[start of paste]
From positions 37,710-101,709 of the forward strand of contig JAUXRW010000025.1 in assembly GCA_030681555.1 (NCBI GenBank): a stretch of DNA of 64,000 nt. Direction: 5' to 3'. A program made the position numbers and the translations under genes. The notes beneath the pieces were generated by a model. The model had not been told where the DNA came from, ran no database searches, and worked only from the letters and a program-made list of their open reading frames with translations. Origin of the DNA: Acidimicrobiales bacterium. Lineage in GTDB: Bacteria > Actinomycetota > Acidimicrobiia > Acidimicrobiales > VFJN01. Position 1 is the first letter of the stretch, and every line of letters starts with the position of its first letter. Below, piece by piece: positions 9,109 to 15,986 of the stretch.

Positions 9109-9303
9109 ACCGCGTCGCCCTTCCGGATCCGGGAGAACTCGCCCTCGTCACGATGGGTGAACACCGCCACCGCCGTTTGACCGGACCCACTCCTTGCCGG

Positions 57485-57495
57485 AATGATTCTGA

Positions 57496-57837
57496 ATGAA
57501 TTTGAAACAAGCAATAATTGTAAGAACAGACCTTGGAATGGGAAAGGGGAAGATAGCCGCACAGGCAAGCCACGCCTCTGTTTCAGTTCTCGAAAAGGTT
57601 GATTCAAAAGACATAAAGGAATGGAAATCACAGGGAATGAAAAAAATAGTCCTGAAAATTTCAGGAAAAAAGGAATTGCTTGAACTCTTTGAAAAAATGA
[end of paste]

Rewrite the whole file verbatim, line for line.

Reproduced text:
From positions 37,710-101,709 of the forward strand of contig JAUXRW010000025.1 in assembly GCA_030681555.1 (NCBI GenBank): a stretch of DNA of 64,000 nt. Direction: 5' to 3'. A program made the position numbers and the translations under genes. The notes beneath the pieces were generated by a model. The model had not been told where the DNA came from, ran no database searches, and worked only from the letters and a program-made list of their open reading frames with translations. Origin of the DNA: Acidimicrobiales bacterium. Lineage in GTDB: Bacteria > Actinomycetota > Acidimicrobiia > Acidimicrobiales > VFJN01. Position 1 is the first letter of the stretch, and every line of letters starts with the position of its first letter. Below, piece by piece: positions 9,109 to 15,986 of the stretch.

Positions 9109-9303
9109 ACCGCGTCGCCCTTCCGGATCCGGGAGAACTCGCCCTCGTCACGATGGGTGAACACCGCCACCGCCGTTTGACCGGACCCACTCCTTGCCGG

Positions 57485-57495
57485 AATGATTCTGA

Positions 57496-57837
57496 ATGAA
57501 TTTGAAACAAGCAATAATTGTAAGAACAGACCTTGGAATGGGAAAGGGGAAGATAGCCGCACAGGCAAGCCACGCCTCTGTTTCAGTTCTCGAAAAGGTT
57601 GATTCAAAAGACATAAAGGAATGGAAATCACAGGGAATGAAAAAAATAGTCCTGAAAATTTCAGGAAAAAAGGAATTGCTTGAACTCTTTGAAAAAATGA